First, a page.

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Monday, January 30, 2012

Customers standing by Ener1 [video]



Battery maker Ener1 may be going through bankruptcy proceedings, but automakers working with the firm’s subsidiary, EnderDel, aren’t abandoning the company just yet.

Indiana-based EnerDel, which was the recipient of a $118 million private investment-matched grant from the Department of Energy to develop batteries for electric cars, is proceeding with business as usual and at least two of its high-profile customers say that they don’t expect to be adversely affected in the short term.

Volvo, which is owned by Chinese automaker Geely, is currently operating a test fleet of approximately 250 electric C30 compact cars that use batteries built by EnerDel. The vehicles are being evaluated in real-world situations around Europe with an eye on developing a production version of the car.

A Volvo spokesperson at the automaker’s headquarters in Sweden said that the company plans to continue working with EnerDel on the next generation of the vehicle and is not seeking a new supplier. He does note that the electric drive technology is flexible enough to allow a switch if one becomes necessary.

At the 2012 Detroit Auto Show, Volvo unveiled a plug-in hybrid version of its XC60 crossover that uses a battery pack supplied by South Korea’s LG Chem, the same company that provides the cells used by the Chevrolet Volt.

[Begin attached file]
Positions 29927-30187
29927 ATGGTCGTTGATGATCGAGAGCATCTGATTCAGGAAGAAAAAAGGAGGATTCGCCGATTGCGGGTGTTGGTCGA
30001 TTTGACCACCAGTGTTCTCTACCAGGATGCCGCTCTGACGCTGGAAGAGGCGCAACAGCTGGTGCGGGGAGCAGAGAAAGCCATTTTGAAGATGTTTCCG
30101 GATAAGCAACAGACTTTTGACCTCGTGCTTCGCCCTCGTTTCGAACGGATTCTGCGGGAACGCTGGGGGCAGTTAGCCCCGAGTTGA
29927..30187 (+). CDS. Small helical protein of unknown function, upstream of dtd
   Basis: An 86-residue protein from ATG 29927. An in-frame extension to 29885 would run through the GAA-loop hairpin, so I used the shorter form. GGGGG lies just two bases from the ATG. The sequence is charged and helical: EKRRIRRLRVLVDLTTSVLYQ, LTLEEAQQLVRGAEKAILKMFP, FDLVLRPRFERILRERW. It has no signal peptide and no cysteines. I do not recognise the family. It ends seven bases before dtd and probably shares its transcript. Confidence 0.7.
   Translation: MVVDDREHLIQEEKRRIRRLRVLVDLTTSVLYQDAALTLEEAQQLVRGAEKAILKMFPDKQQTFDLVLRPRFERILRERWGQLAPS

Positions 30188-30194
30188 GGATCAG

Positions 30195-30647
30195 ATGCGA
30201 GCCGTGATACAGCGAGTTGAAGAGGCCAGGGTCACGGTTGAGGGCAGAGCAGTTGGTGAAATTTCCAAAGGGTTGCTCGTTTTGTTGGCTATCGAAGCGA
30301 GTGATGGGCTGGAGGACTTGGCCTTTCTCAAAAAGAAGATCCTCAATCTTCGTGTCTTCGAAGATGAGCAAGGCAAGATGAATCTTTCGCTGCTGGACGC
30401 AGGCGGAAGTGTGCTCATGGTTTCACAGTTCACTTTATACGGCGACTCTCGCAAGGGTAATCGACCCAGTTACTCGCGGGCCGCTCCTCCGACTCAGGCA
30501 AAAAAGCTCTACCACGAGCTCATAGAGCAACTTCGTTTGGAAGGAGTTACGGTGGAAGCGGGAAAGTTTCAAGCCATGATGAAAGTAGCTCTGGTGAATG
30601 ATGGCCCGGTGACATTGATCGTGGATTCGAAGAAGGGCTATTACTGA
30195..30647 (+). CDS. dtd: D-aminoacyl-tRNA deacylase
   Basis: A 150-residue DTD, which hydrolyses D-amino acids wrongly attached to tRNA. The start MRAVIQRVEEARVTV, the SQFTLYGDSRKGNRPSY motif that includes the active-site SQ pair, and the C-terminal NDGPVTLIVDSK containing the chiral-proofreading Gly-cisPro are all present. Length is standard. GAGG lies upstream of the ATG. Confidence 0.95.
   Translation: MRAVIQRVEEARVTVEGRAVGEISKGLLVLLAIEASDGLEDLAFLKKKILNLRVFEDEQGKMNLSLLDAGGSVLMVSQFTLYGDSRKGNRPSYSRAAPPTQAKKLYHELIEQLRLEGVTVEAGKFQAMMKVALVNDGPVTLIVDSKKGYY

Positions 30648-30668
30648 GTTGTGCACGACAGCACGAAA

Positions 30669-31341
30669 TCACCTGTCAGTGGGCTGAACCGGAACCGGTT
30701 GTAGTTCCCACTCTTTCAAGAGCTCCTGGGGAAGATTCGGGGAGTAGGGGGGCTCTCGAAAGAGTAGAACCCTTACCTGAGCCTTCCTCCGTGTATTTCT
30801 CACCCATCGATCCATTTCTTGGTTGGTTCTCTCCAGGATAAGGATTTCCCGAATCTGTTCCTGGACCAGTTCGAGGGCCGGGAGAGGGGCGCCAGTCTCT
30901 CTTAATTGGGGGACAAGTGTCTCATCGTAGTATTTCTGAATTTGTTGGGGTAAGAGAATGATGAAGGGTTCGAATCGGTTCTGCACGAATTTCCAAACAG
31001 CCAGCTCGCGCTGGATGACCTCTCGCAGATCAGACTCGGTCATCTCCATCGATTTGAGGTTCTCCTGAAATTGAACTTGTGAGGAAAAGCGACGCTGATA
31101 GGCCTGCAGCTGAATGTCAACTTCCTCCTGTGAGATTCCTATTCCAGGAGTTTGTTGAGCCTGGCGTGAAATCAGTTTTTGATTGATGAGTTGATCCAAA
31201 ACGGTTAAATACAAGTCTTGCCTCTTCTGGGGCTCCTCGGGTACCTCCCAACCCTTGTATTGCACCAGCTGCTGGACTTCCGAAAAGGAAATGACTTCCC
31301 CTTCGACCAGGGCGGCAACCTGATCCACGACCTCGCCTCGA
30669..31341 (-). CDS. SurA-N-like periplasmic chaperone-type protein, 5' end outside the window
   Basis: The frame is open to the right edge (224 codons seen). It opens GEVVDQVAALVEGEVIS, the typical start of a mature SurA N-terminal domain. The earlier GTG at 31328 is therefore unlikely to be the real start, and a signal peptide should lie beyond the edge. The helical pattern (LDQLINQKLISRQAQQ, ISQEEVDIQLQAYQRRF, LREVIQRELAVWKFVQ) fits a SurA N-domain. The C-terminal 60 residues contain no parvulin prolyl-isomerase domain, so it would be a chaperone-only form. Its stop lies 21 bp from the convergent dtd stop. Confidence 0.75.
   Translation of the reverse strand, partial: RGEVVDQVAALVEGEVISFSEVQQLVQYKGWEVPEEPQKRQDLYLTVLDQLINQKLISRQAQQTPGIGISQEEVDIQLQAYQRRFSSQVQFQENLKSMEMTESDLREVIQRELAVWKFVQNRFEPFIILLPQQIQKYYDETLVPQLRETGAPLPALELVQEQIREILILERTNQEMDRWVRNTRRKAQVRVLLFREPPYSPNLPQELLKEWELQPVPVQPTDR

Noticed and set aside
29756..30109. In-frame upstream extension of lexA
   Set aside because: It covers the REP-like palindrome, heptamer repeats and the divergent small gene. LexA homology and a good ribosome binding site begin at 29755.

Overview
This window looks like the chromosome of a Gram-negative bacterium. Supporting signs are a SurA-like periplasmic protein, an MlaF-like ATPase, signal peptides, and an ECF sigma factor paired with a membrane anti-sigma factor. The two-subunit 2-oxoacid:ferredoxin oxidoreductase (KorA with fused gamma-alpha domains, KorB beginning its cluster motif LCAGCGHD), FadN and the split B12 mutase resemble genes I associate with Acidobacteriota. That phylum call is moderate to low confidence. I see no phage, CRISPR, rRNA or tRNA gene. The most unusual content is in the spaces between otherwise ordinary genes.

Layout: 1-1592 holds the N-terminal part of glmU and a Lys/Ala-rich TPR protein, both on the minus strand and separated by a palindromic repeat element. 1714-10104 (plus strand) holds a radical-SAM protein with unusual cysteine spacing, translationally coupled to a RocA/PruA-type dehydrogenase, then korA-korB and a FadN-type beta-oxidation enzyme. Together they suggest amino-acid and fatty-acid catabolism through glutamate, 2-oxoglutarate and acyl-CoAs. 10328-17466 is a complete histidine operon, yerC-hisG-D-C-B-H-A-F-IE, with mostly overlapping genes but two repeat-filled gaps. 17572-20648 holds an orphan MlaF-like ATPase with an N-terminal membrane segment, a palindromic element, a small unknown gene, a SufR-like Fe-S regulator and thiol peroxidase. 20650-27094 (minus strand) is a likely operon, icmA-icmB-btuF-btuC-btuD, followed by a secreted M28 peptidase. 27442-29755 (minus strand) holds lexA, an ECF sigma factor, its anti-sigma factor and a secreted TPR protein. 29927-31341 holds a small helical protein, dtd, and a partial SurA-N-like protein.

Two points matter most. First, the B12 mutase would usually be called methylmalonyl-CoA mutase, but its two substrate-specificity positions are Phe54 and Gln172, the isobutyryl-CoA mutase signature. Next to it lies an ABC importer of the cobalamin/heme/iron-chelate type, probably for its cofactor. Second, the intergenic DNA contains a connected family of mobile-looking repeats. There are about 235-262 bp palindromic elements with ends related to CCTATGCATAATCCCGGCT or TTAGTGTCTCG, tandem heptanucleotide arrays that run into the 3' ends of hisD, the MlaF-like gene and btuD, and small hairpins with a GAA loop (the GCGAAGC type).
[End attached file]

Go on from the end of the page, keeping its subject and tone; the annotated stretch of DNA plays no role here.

In the United States, the president of Lightning Motorcycles, Richard Hatfield, says the California-based company is moving forward with a production version of its all-electric superbike using EnerDel technology. Hatfield says he has discussed the matter with Ener1 and that he has confidence in the company’s plan for recapitalization.

A prototype of the $38,000 two-wheeler powered by an EnerDel pack set an electric motorcycle top speed record of 215.9 mph last October at the Bonneville Salt Flats in Utah. The production version uses an air-cooled 11 killowatt-hour pack that is capable of delivering up to 150 miles per charge and goes on sale this quarter.

While Hatfield expects to sell only about 50 of the high-performance superbikes annually, this spring he is introducing a commuter-focused model with a range of 50-100 and a price between $8,000-$12,000. He hopes to manufacture several thousand units of the lower-priced model per year.

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